A five minute fly around the grounds of Hearst Castle, California including the Grand Rooms tour.
Hearst Castle is a National and California Historical Landmark mansion located on the Central Coast of California, United States. It was designed by architect Julia Morgan between 1919 and 1947 for newspaper magnate William Randolph Hearst, who died in 1951.
The California Park Commission voted to approve its inclusion in the California State Park System, and that was approved by the California State Legislature in 1954. However, ironing out the details with the Trustees of the Hearst Estate and the Hearst Corporation took several years. Agreement was finalized in 1957, and it opened in 1958. Since that time it has been maintained within the Hearst San Simeon State Park where the estate, and its considerable collection of art and antiques, is open for public tours. Despite its location far from any urban centre, the site attracts “millions of travellers each year”.
Hearst formally named the estate “La Cuesta Encantada” (“The Enchanted Hill”), but usually called it “the ranch”. Hearst Castle and grounds are also sometimes referred to as “San Simeon” without distinguishing between the Hearst property and the adjacent unincorporated area of the same name.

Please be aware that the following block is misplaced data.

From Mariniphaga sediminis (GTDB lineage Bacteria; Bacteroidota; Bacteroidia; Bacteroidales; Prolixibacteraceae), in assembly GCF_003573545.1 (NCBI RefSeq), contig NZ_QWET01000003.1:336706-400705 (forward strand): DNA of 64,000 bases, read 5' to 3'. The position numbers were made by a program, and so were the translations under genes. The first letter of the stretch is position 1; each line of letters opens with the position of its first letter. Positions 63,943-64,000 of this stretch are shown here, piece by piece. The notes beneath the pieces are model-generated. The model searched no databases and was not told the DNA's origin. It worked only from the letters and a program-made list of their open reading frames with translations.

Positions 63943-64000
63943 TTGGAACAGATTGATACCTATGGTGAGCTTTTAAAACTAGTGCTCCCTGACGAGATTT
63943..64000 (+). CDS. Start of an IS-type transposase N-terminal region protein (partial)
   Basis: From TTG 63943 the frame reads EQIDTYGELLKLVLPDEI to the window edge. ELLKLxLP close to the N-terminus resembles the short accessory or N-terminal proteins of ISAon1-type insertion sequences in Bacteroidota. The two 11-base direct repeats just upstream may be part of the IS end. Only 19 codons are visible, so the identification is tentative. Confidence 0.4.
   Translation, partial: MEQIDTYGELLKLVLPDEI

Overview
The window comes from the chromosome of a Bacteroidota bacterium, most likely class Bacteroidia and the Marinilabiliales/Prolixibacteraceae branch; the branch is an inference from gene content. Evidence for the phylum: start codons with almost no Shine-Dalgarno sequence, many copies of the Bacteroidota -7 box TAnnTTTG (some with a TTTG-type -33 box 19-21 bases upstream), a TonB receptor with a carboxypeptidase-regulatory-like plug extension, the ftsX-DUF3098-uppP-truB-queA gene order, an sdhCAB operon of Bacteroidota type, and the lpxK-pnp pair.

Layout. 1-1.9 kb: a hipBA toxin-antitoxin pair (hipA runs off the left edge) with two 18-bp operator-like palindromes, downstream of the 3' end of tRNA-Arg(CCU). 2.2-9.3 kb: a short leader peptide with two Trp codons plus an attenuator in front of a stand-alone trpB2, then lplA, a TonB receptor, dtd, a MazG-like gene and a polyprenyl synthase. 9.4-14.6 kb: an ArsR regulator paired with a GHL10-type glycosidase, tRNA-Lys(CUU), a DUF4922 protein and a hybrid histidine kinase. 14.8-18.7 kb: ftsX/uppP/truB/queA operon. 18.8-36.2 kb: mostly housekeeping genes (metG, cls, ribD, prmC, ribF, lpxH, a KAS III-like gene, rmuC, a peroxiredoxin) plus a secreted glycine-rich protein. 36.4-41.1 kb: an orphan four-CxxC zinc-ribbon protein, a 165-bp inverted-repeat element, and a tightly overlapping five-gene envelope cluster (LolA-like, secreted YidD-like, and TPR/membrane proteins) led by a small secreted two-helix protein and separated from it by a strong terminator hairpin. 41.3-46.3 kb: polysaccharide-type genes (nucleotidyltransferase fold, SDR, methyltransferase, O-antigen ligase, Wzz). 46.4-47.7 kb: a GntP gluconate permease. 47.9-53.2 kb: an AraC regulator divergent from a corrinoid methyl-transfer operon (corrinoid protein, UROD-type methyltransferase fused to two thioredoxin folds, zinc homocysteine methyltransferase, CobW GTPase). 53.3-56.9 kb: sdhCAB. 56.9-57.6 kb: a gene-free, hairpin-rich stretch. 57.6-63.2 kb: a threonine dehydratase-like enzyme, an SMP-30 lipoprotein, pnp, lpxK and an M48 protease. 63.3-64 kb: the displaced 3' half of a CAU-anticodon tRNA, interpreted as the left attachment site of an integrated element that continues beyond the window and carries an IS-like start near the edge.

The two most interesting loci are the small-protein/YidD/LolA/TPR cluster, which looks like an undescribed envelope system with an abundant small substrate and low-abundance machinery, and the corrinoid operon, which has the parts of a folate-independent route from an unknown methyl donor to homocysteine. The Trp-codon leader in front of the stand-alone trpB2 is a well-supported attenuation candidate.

Invitations to Hearst Castle were highly coveted during its heyday in the 1920s and 1930s. The Hollywood and political elite often visited, usually flying into the estate’s airfield or taking a private Hearst-owned train car from Los Angeles. Charlie Chaplin, Cary Grant, the Marx Brothers, Charles Lindbergh, Greta Garbo, Joan Crawford, Clark Gable, James Stewart, Bob Hope, Calvin Coolidge, Franklin Roosevelt, Dolores Del Rio, and Winston Churchill were among Hearst’s A-list guests. While guests were expected to attend the formal dinners each evening, they were normally left to their own devices during the day while Hearst directed his business affairs. Since “the Ranch” had so many facilities, guests were rarely at a loss for things to do. The estate’s theatre usually screened films from Hearst’s own movie studio, Cosmopolitan Productions.
Hearst Castle was the inspiration for the “Xanadu” mansion of the 1941 Orson Welles film Citizen Kane, a fictionalization of William Randolph Hearst’s career. Hearst Castle was not used as a location for the film, which used Oheka Castle in New York.
Hearst Castle joined the National Register of Historic Places on June 22, 1972 and became a United States National Historic Landmark on May 11, 1976.
William Randolph Hearst went to great lengths to bring back the best of European architecture, most notably ceilings from churches and monasteries, which were pieced back together in California to create his highly eclectic Central Coast getaway.
The music is the O Jays “For the Love of Money” © 1973 Kenneth Gamble / Leon Huff / Anthony Jackson. Out on Philadelphia International Records